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The Surprising Benefits of Gaming for My Son on the Autism Spectrum

I can hear my autistic son at age 12 yelling at the computer screen. Once again he’s mad at his friends who are gaming with him. If there was one thing my son really struggled with at this age, it was taking things way too personally. I would get frustrated because trying to coach him when he was inflexible and non-logical was exhausting. He was gaming way too much by my standards — but shortly thereafter, something began to shift. I was hearing his friends on voice chat step up to help him find perspective. They could have banned him from the group but instead, they supported him, and so I reconsidered my thoughts about gaming.

Now my son is 21 and actually still plays with the same guys he met in junior high school. These are the guys who rile him up and help him come back down. They are the guys who inform him about girls and relationships, show him silly memes and help him feel less alone. About a year after high school, I noticed that he was taking on the role of coach. He was a good listener and hated conflict within the group. He would have one-on-one meetings with people in need and he would allow more room for others’ opinions and flaws. The social skills I could only teach in my small circle of activity were growing exponentially with his friends.

When he was 20, he got his autism diagnosis. He was so relieved to hear that his issues were neurological and not uncommon. The first thing he did when he got home was to announce this news to his friends so he could explain himself. I admire his willingness to be vulnerable. The best moment was when his friends all said the same thing, “We already knew that!” It really wasn’t a big surprise for us either, but having it in formal writing helps with accommodations and is an empowerment tool for him.

Another area of growth I have observed as a result of gaming is perseverance. I personally am not a fan of platforming games because I get so easily frustrated with the level of failure and I find the resulting reward is not enough to keep me engaged. However, for some kids, this is exactly what they need to learn that perseverance can have pay-offs. In my son’s case, he loves MMOs which means he’s up against bosses he has to defeat or he cannot go forward in the game. Sometimes he beats them on the first try, sometimes he has to repeat the battle, and sometimes he can get his friends to help him, which requires him to ask for help and collaborate with others. Either way, his determination grows and he’s rewarded for it. This has definitely helped him approach the real world with a better attitude about failure.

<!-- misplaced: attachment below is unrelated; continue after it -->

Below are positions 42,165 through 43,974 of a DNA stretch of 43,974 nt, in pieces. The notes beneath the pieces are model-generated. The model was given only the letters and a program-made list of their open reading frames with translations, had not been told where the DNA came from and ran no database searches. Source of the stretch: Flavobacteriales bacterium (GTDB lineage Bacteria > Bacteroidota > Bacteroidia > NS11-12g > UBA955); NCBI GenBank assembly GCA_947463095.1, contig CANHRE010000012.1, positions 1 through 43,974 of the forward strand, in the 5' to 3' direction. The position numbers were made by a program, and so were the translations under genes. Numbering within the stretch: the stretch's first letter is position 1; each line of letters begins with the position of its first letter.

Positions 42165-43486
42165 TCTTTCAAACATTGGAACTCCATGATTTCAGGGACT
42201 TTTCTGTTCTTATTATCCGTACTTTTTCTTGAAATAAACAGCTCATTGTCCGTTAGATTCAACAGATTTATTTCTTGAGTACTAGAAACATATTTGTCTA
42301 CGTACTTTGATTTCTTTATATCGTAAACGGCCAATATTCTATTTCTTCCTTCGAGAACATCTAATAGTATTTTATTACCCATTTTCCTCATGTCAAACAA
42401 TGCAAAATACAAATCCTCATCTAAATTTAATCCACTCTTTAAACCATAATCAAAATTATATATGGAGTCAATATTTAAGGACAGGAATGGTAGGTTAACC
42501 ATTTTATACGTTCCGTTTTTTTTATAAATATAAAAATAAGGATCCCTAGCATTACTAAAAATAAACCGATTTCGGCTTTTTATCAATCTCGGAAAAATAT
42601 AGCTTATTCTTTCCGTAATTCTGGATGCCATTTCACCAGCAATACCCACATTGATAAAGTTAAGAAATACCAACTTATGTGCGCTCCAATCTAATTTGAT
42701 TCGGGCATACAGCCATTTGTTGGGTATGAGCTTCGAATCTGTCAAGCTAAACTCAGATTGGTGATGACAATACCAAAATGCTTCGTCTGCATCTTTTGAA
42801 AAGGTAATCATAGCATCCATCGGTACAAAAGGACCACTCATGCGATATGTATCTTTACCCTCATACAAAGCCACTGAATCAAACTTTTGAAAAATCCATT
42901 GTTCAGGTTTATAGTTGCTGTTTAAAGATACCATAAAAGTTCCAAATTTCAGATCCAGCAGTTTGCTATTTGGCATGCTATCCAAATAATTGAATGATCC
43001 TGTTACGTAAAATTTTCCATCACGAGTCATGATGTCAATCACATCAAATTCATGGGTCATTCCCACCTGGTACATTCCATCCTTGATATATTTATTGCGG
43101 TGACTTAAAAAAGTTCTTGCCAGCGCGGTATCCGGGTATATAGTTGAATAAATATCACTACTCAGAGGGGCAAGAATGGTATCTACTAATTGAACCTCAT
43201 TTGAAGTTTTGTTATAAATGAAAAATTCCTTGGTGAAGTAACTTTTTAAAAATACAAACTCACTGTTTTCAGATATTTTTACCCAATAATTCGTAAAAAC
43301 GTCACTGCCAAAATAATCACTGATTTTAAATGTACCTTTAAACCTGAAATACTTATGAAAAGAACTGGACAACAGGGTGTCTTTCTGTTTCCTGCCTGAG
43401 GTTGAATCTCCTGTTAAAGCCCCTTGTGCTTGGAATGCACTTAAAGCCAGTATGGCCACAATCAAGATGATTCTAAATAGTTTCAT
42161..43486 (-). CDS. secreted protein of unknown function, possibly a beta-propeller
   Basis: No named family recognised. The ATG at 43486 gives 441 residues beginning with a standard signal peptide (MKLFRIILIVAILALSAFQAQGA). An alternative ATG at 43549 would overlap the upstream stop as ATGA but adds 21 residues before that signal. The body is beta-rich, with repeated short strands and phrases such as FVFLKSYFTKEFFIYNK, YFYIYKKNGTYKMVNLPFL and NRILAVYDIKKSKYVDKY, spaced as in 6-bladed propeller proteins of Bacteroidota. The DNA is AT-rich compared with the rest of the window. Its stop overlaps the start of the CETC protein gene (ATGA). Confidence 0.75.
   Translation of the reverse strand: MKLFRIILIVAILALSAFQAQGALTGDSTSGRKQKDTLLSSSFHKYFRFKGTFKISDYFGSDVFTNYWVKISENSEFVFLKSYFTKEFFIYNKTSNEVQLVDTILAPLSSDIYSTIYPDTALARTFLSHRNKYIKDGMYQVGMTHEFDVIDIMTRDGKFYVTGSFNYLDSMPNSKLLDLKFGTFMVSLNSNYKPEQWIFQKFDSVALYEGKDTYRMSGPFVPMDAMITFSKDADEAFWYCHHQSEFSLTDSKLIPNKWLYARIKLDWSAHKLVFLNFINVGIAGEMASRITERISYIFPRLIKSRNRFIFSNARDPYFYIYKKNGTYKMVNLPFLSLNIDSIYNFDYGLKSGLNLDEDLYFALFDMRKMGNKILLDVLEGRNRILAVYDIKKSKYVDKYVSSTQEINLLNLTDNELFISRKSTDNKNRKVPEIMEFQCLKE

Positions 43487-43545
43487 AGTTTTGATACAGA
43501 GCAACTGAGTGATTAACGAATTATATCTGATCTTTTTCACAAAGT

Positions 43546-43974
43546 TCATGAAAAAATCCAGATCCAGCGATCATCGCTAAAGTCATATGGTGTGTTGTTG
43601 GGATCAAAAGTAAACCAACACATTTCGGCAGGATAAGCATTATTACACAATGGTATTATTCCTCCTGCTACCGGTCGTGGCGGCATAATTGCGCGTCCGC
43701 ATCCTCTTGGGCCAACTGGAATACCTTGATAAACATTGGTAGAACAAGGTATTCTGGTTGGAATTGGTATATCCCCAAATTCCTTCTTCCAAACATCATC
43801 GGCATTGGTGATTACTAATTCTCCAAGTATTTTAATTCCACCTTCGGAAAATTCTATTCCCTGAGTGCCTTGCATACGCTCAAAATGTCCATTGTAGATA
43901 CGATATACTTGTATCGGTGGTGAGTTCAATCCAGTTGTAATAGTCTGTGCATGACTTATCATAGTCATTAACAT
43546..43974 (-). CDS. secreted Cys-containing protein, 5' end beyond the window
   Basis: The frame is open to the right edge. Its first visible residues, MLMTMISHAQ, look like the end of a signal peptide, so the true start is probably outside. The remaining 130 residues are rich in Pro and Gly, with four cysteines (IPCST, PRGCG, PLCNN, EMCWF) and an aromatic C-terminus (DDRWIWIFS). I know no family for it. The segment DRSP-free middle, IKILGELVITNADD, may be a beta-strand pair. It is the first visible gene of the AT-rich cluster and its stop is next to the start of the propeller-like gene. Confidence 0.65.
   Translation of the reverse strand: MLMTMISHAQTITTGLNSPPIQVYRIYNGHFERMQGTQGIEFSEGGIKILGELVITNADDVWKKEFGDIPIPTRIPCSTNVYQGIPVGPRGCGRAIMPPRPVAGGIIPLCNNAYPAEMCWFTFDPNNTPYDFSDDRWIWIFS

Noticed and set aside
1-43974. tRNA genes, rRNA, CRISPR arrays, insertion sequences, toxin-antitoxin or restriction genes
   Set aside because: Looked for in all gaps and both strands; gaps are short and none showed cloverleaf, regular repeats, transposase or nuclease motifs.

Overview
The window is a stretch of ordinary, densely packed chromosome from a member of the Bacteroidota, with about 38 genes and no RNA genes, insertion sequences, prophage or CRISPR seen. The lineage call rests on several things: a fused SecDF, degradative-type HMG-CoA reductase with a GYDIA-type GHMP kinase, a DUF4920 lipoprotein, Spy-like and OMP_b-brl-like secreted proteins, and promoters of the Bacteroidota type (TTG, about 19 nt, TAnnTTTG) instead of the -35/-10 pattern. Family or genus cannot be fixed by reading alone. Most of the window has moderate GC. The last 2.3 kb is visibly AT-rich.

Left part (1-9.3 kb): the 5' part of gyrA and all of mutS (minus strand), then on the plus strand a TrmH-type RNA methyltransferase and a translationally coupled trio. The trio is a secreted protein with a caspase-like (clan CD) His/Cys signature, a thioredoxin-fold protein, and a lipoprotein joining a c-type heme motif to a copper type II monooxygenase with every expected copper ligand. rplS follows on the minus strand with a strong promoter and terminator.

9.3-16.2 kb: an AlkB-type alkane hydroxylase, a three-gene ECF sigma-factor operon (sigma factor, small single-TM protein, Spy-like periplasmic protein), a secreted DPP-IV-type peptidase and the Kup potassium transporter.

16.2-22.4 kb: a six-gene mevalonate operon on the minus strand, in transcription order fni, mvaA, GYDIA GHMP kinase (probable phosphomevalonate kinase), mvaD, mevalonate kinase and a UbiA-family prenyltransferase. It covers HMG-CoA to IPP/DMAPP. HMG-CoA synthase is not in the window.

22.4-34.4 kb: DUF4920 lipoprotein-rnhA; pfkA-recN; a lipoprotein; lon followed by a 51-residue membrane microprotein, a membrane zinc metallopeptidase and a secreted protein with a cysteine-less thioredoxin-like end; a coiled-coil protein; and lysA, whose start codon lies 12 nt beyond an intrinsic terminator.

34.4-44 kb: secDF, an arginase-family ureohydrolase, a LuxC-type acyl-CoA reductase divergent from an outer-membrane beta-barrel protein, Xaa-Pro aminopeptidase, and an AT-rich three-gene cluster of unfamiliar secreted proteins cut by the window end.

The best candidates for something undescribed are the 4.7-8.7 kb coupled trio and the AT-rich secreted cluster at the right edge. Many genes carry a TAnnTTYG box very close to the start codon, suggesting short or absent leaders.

Also in keeping with the theme of failure and not giving up, gaming gives my son a place to see that failure is not catastrophic. For the bulk of his early childhood, he struggled with a “the sky is falling” mindset, but gaming has shown him that failure is not the end of the world and can make you stronger. He has also been able to find humor in failure by watching his favorite streamers who make fun of themselves, or by being silly with his friends and “dying” on purpose by killing their own characters.

Gaming has taught my son that gender does not matter. The girls are just as tough and capable as the boys, and players can choose any gender they want or even be nonbinary. As a result, my son is just as comfortable talking to girls as boys and has no preconceived ideology about females being weaker or any less of a quality player than males.

Group gaming also helps my son by lowering his social stress. By removing the social practice of eye contact, he is allowed to feel more comfortable and to focus just on listening and conversing. He can practice conversation skills such as turn-taking and conversations will most likely be centered around his favorite topics. Distractions, such as other people in the room, have been removed so he can focus better. Without being in the same space with another person, body language cues are not there to confuse him. The best part is that if it all gets to be too much, he can mute the conversation without hurting anyone’s feelings.

To this day, he meets with his friends daily and even has all-nighters with his BFF, just talking and not gaming. That “typical” behavior in a friendship makes my heart sing and because of it and all the growth I have seen, I will always support his gaming family.

Getty image by sakkmesterke.

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